The second data source is data from the health insurance companies. Different types of values are summarized (see Table 2). These data are pseudonymized and cannot be matched with questionnaire data.
Log files from “Mein PIKKO” are the third data type. This anonymous data will be provided from the German Cancer Society and based on the usage of the oncological knowledge database (see Table 2).
The last data types are telephone interviews carried out with PN and study physicians. These interviews focus on quality and implementation aspects of the PIKKO intervention.
Participant withdrawal and other drop-outs
Patients may withdraw from the participation for any reason at any time. The patients are not obliged to justify their withdrawal. However, they will be asked about it. Possible reasons may be deterioration of health or consideration of the questionnaires as an additional burden. If the patient does not return the written questionnaire set, we contact the appropriate enrollment person to identify the reason.
Contact and process information are saved in a database which is programmed with Microsoft Access especially for this evaluation (names; address; telephone number; allocation; contact events, outgoing or incoming of questionnaires; date of enrollment; date of dispatch; date of fill out; enrollment person; PN; withdrawal; data entry). The database keeps track the patients’ timeline and allows intervening if the time interval between the patient questionnaires becomes too large (algorithm and alerts). In addition, the database enables the cooperation partners to be kept up to date in terms of recruitment and study process (reports and summaries). Access is multiple times secured for privacy reasons.
Data entry and quality
The filled-out questionnaires are scanned with a standard hardware (Fujitsu fi-7140) and analyzed with FORMS Desktop (Lexmark Enterprise Software) which is software to automatic data entry. This procedure allows a fast and accurate data entry. All marks in checkboxes are transferred with a security of 100%. Numeric and alphabetical characters are verified by the study assistant. During the period of data entry, permanent controls and plausibility checks are performed by the data manager.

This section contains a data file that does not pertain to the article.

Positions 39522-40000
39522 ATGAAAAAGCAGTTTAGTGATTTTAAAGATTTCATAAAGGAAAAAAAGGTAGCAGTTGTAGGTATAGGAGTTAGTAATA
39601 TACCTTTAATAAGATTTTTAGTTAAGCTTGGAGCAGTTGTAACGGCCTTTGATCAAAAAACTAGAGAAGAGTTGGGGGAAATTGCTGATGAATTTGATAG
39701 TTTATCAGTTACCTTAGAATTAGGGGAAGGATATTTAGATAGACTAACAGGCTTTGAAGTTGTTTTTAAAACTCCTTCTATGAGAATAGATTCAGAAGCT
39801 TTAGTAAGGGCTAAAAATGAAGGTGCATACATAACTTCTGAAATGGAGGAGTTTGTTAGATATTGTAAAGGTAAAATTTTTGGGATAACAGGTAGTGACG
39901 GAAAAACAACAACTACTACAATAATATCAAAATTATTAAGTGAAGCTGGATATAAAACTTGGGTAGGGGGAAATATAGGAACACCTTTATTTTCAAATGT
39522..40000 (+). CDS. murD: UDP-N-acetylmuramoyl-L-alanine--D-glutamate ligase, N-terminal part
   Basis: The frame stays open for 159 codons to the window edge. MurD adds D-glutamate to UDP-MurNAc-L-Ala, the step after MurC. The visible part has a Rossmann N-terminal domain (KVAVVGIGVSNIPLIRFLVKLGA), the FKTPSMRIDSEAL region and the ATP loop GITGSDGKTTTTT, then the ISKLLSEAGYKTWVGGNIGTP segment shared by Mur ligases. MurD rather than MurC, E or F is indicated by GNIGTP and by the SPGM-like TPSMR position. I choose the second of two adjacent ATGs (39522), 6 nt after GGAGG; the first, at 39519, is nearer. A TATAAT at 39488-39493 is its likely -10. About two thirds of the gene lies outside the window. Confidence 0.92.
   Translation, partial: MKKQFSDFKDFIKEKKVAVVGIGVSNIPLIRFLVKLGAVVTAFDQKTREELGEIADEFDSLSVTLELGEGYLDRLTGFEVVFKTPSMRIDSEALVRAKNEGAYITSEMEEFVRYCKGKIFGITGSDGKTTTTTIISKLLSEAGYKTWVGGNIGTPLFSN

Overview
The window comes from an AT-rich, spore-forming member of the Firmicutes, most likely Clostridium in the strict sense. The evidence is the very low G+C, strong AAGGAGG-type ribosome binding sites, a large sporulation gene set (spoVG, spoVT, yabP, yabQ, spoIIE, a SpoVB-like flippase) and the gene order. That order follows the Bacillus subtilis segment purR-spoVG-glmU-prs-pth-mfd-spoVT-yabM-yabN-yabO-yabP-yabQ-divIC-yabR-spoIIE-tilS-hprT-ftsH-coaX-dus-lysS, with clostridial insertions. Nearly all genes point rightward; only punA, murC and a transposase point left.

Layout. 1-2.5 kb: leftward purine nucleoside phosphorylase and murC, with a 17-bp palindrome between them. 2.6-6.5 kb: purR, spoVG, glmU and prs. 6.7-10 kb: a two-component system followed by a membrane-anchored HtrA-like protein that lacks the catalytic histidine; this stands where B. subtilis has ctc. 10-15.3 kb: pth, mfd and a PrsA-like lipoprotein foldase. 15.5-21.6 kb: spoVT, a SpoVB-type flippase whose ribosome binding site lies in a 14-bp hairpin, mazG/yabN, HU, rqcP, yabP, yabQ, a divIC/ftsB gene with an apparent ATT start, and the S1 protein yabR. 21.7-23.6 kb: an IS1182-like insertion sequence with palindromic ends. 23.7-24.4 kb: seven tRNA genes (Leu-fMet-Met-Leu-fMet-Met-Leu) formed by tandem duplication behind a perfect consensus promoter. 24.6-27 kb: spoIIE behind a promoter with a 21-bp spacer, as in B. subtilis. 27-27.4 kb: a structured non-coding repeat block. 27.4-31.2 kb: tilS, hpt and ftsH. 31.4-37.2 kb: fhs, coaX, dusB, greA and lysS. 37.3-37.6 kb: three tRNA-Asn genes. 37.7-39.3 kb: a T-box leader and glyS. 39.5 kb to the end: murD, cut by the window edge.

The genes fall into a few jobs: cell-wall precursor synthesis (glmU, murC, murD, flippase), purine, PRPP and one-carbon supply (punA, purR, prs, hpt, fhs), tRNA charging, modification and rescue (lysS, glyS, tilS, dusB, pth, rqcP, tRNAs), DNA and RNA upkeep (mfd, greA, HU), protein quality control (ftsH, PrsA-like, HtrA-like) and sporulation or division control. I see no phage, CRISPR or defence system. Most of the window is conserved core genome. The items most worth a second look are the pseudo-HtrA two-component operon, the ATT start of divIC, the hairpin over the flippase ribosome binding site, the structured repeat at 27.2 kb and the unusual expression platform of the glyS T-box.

All electronic data is located in a secure folder on a secure intranet. Only members of the evaluation team get access. The organization database is restricted by passwords. Electronic data is protected against loss by a security procedure of the Jena University Hospital.
According to the German laws regarding clinical studies the paper questionnaires will be kept for 10 years in a safe archive of the Jena University Hospital.
Characteristics of control and intervention groups (e.g. age, sex, education, family situation, partner situation) will be analyzed with descriptive statistics. Since no randomization is made for ethical and research practical reasons, univariate tests are used to determine which of the above mentioned characteristics differ between the two groups. Ideally there are no significant differences between the two groups. In the case of significant differences we will compute propensity scores using the corresponding pre-treatment variables. Then, we will apply in the subsequent analyses propensity scores as stabilized regression weights to reduce bias caused by different group characteristics.
The main hypothesis of an intervention effect on psychological and physical health, self-efficacy, health care costs etc. will be proofed by the comparison of averages of intervention and control group (resp. t-tests). To estimate the corresponding regression adjusted group means we will use growth curve models. Furthermore, we will conduct subgroup analyses to identify conditional treatment effects.